Life in the Loire on lock-down. 19th April. Day thirty six.

A dreary day here in the Loire. Grey and dull. It’s trying to rain but not making a very good job of it.

A sluggish start in this house. That glass of Bonnezeaux in front of the fire last night was a bad idea (well no it was a lovely idea but I’m paying for it this morning). Marmite toast and tea helped.

We pottered around the garden. Nigel planted out new lupins, roses, foxgloves, clematis and wisteria just a few weeks ago and we check on them daily to see how they’re doing.

A series of wooden logs are placed strategically all over the borders. Pesto and her cat friends don’t seem to have much respect for tender shoots pushing from the earth. It looks like an elaborate assault course. They deftly move from one to another like it’s a game while we wince hoping the plants will live to see another day.

I spotted a very beautiful moth on the clematis this morning. No idea what species it might be. Big and bold, greenish with a camouflage pattern.

Any ideas who this fellow might be?

The tiny spinach leaves that I so carefully put to one side last night stayed firmly in the fridge today. I’d planned a salad using them with roasted butternut squash, feta and barberries with a tangy dressing but the thought of a salad today doesn’t appeal. It’s much too cold for salads.

Out came the last of the broccoli and cheese soup that I made a week or so ago. A big bowl with a slice of sourdough and salty butter. Much more comforting. It’s funny. When I made the soup, it was a hot sunny day and it felt odd enjoying it in the garden in the sunshine so I froze what was left. Today it was perfect. Just what was needed.

Drones are being used in Nice to spread the ‘stay at home’ message. Hovering above people out and about (for whatever reason) they deliver pre-recorded messages about respecting social distancing and zoom in on those that appear to be disobeying the rules. Not quite sure how I feel about that. It makes for uncomfortable viewing.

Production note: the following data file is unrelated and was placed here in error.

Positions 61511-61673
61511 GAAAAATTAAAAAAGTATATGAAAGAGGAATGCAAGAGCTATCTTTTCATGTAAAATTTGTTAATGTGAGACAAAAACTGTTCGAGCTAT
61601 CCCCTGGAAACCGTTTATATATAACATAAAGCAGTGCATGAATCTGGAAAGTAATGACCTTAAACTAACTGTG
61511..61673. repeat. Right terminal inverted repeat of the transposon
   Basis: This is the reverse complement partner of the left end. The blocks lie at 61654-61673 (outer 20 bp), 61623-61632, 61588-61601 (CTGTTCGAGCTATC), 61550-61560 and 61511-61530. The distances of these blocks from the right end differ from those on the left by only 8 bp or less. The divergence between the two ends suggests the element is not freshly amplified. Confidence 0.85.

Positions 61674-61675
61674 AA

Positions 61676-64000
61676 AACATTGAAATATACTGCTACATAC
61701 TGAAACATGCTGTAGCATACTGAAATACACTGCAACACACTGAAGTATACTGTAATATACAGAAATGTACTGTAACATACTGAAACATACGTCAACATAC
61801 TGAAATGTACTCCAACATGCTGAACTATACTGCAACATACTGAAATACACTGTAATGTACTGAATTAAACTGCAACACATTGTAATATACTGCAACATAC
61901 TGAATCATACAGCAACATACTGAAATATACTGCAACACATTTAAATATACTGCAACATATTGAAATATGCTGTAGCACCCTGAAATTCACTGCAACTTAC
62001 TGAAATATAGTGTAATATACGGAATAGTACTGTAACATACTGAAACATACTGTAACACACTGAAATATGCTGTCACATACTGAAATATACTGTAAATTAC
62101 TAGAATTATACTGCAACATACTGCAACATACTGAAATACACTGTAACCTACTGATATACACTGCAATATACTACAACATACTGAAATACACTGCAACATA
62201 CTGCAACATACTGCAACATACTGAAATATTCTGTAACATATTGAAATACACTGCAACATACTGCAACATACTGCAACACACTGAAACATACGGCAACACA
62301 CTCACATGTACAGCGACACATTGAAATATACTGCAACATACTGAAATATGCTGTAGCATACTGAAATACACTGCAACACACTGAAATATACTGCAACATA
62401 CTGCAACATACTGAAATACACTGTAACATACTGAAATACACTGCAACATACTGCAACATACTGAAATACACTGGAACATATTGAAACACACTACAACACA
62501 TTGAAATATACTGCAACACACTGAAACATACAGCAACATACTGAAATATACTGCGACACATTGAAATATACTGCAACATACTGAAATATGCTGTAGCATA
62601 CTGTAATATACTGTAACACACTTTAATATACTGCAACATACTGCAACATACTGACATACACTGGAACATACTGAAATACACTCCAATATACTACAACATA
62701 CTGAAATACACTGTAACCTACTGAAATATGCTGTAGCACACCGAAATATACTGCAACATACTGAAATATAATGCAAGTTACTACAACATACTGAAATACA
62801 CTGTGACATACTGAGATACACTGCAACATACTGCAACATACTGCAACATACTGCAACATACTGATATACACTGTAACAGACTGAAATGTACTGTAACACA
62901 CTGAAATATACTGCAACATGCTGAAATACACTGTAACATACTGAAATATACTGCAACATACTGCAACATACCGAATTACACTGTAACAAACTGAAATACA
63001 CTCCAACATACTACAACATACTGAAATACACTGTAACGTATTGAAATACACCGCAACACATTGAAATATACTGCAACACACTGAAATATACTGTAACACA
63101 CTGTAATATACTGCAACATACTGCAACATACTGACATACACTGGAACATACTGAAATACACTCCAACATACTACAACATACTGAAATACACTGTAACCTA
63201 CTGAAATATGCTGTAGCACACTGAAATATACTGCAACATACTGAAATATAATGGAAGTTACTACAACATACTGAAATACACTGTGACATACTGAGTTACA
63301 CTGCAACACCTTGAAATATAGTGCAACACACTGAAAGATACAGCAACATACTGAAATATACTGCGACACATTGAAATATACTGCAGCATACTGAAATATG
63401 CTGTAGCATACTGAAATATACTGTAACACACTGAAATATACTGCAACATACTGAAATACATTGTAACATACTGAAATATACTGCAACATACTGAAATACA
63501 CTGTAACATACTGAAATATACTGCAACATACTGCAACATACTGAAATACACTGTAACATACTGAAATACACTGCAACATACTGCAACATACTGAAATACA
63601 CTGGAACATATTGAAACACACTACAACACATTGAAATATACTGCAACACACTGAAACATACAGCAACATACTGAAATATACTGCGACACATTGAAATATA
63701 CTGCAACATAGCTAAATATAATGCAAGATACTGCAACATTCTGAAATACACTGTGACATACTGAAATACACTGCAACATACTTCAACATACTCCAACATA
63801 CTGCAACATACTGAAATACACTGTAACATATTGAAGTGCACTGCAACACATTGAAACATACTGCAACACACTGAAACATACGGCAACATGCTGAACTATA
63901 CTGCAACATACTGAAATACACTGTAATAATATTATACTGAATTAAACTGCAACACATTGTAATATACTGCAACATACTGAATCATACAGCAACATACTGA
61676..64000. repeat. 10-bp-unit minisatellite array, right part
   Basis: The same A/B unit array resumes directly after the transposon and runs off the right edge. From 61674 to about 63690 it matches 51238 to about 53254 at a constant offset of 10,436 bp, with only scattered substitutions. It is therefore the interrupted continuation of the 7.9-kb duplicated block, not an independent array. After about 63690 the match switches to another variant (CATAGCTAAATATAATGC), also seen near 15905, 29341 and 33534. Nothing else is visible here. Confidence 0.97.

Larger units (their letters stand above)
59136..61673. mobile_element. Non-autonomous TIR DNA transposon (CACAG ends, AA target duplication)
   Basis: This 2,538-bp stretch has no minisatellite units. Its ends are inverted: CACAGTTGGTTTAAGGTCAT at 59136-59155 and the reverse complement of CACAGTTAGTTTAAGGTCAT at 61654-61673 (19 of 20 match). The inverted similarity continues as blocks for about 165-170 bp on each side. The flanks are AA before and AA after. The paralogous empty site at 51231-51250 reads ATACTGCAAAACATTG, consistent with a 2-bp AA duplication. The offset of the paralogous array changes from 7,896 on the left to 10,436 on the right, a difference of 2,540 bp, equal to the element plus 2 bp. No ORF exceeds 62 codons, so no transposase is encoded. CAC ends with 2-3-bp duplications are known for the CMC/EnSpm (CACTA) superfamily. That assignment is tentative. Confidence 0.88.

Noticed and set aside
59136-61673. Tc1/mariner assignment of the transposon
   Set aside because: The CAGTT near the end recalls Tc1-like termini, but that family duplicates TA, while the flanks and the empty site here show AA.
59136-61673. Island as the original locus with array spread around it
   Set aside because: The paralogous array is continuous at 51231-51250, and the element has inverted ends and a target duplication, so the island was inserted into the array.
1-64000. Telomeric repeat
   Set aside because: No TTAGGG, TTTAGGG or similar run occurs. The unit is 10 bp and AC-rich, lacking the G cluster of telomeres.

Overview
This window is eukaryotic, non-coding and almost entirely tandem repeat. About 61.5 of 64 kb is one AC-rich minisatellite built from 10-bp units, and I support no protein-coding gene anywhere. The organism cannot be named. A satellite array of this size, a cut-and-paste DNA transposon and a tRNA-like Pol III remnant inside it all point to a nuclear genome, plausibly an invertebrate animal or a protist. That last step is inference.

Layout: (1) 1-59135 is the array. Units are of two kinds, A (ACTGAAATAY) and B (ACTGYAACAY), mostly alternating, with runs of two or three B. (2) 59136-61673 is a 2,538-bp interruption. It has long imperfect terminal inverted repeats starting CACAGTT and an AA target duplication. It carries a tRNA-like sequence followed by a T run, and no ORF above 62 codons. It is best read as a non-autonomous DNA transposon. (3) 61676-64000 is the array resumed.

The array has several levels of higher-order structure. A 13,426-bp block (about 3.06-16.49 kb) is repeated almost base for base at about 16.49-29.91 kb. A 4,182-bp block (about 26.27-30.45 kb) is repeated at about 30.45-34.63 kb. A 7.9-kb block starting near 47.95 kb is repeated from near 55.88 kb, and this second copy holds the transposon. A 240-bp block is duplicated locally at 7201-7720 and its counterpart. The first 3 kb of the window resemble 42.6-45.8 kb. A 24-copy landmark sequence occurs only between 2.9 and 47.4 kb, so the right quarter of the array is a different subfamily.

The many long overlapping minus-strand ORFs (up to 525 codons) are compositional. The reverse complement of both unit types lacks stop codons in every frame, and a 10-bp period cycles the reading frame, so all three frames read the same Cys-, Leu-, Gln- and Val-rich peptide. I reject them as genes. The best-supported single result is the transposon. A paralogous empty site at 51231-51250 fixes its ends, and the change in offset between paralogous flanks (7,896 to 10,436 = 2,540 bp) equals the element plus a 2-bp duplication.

Belly pork in the oven for tonight’s dinner. Rubbed with garlic, rosemary and fennel seeds, sat on a bed of onions and fresh fennel, bathing in half a litre of Vouvray Sec Tendre. Ah yes, Sec Tendre – what on earth is that? Very good question she responds. Well, it’s a white wine that’s not dry, but it’s not sweet either. Sort of in-betweeny. It should be a good partner for the pork belly.

Belly pork ready to go in the oven

Three and half hours later (it had half an hour at 200°C and then another 2-3 hours at 140°C), the pork is out of the oven resting along with the fennel. I left some of the onions in the bottom of the pan, carefully spooned off most of the fat and then added one tablespoon of flour.

After cooking that on the hob for a minute of two I added a cup of chicken stock and cooked it for another couple of minutes. You could leave the sauce like that (with soft but large pieces of onion). I decided to blitz it to a smooth silky sauce using the hand blender.

Some boiled new potatoes went in the bottom of the bowl, 2 pieces of fennel each, some onions and a piece of the belly pork (which is so tender you can just lift it from the bones). I then poured the sauce around the pork.

Bon appetit!

Belly pork is easy to cook and very inexpensive. You just need time to coax the best out of it. This is pratically a one pot dish. The Vouvray was a good choice for cooking – maybe one a little sweeter than the one I chose would be even better, a demi-sec perhaps. And then drink the rest of the bottle with the dish. It would also work with a sweet cider I think.

We had a glass of fizz as an apero (more of a pick me up shall we say). Chateau Gaudrelle’s Vouvray Brut to be precise. Lovely fresh crisp Chenin fruit. Just the job.

With it being such a miserable chilly day we felt in need of a robust red with dinner so plumped for Jean-Francois Merieau’s Gueule de Boa 2014, a rich spicy Malbec that really hit the spot. In terms of wine pairing, you could just as easily have opted for an off-dry Chenin which would have been equally delicious. Just different. Sometimes your wine choices are driven by your mood.

Gueule de Boa is a ‘jeux de mots’, a play on words. A Gueule de bois is a hangover in French!

We were moderate this evening so hoping that’s not a word I’ll be using tomorrow.